Fingers crossed I’ll post again soon.  Cheers to all of you!

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There’s no place like home

The thing about having moved too many times to count is you’re perpetually homesick for somewhere.  This ache for a place you once called home and then the joy of revisiting it is a constant see saw of emotions and memories.

We returned to Belgium on Sunday, and we’re so glad to be back.  We missed our dog, our bed, our life here.  But, it comes at a cost because we will now go back to missing our loved ones ‘back home.’

I cherished my time with my kids, and I’m glad Joe and I got to travel around so much of the U.S. this summer.  I have not been on American soil for that long of a time since I moved overseas.  In 5 weeks we got to visit our nation’s capital, Arizona, New Mexico, Colorado, Kansas, Missouri and Indiana.  Here’s a quick rundown of our highlights.

Arizona

Staying in Phoenix in the summer at homes without pools is tough.  I missed my pool more than ever during this visit.  I’m an outdoor kind of girl who loves to sip her coffee with the birds and, well, the bees (or flies).  It’s hard to do that when you’re melting (I used to sit in my pool and sip coffee), but it’s all good I did get a little pool time in during our vacay.  Besides this trip was truly about soaking up family time, and I got to spend time in each of my children’s homes.

I also got to sip coffee outside in northern Arizona over the July 4 holiday weekend (at a lovely house we rented in Oak Creek Canyon) and another weekend in Flagstaff.  I loved that I got to whoop up the 4th with this crew!


For some reason I can no longer format the way my photos post — argh.  I’ll figure out how to fix that next post.




It was also fun visiting Flagstaff, Williams and Prescott.  It’s just way too hot to stay in Phoenix in the summer.  And, I did get to play with Torin in a pool.

Little monster is just too too cute.  I miss him dearly.

New Mexico

We drove from Flagstaff to Santa Fe, New Mexico where I got to catch up with an old friend.  We stayed at a lovely hotel in the art center area.  It was beautiful, and we so wish we could have stayed an extra night.

I’m really annoyed by photo editing right now, so it’s messing up my writerly vibe as well.  But, oh well,  you see that plate full of green goo — OMG I crave that  now.  I’ve discovered hatch chiles and christmas sauce.  I may have to go back just to eat that meal again!

Colorado

It was so good to visit Kyle and Kendra in Castle Rock.  The only thing missing during our July 4 feast was these two.  Plus, you can’t go wrong visiting the big C during summer.  It’s always gorgeous there.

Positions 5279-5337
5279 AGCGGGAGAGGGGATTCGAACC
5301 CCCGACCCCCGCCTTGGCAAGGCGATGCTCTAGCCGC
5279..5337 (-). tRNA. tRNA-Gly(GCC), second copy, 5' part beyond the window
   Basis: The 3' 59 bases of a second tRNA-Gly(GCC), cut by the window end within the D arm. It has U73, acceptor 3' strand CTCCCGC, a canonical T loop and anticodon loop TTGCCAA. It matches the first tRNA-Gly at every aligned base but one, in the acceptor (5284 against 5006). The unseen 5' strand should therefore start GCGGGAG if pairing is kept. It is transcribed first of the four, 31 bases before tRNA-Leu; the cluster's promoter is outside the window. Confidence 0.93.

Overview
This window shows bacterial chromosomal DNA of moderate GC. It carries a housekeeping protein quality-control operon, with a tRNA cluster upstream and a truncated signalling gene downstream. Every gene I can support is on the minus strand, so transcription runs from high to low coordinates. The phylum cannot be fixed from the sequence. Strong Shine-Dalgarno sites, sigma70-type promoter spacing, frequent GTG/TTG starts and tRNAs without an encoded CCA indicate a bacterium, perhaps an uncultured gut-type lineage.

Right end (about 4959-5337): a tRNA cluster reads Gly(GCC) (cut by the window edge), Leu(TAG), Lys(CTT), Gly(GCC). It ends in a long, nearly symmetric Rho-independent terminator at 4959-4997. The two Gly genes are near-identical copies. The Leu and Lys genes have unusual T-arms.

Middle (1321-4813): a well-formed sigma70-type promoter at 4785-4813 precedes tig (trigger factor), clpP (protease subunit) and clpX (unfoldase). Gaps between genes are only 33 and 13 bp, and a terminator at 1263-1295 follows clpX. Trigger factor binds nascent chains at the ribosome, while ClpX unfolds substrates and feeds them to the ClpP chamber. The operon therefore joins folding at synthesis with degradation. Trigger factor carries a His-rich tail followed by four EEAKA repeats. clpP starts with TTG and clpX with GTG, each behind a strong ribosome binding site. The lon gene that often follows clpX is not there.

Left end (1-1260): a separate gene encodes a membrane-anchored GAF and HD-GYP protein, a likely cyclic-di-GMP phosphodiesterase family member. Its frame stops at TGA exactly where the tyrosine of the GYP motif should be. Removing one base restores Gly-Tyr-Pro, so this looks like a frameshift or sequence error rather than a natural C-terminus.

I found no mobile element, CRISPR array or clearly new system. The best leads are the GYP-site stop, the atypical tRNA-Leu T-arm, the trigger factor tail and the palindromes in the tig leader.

Kansas

From Colorado we headed to Indiana to visit Joe’s sister.  We spent a night in Kansas next to a truck stop.  Lol there’s really not much I can say about Kansas (although we didn’t explore much).  The highlight for me was taking a side trip to the Oz museum and Oz winery.  Those snazzy slippers that start this blog were bought there — love them!

Indiana

Before reaching Indiana we spent a night in Missouri near Columbia.  We regret not taking an extra day to explore the Ozarks (especially since we love the show set there), but perhaps another time.  Again we didn’t do much sight seeing, but we did spend a lot of time having fun with Joe’s sister, who lives in a Disneyesque town called Carmel.  LOL I swear they even pipe in the wildlife because while we were sitting at the fire pit we were entertained by racoons, foxes and a possum.  During the day blue jays and cardinals stopped by to peek at us peeking at them.  No need to do much exploring when it’s all right there.

I loved the artwork all over the town center, and a cool restaurant had my favorite bathroom ever. Who knew Indiana was so progressive?!

We spent a day sitting waterside sipping bevies, which was wonderful.  It made me miss living by a lake (but that was several lifetimes ago!).

And then our road trip was over.  We flew back to Phoenix for a few days, packed up and returned to Brussels.  Luckily we totally missed the heat wave.  I cannot imagine attempting sleep in my third-floor, non air-conditioned apartment in 106 degree temps.

I wish I would have taken the time to write the many reflections I’ve had during this trip, so that I could share the good ones with you, but I didn’t and now that I’m typing I can’t think of any of them.

I am torn between wanting to move back to the states to be closer to my kids (and their kids) and staying here where I’m in a bipolar relationship of peace and wonder and frustration and WTF (you never get used to eets a problame, which basically means “bitch you’re gonna wait another week, two, three or maybe four before this shit gets fixed”).

But, I do so love my home here and my job and the life, so it’ll be a while before I go back (unless my employer has other plans for me).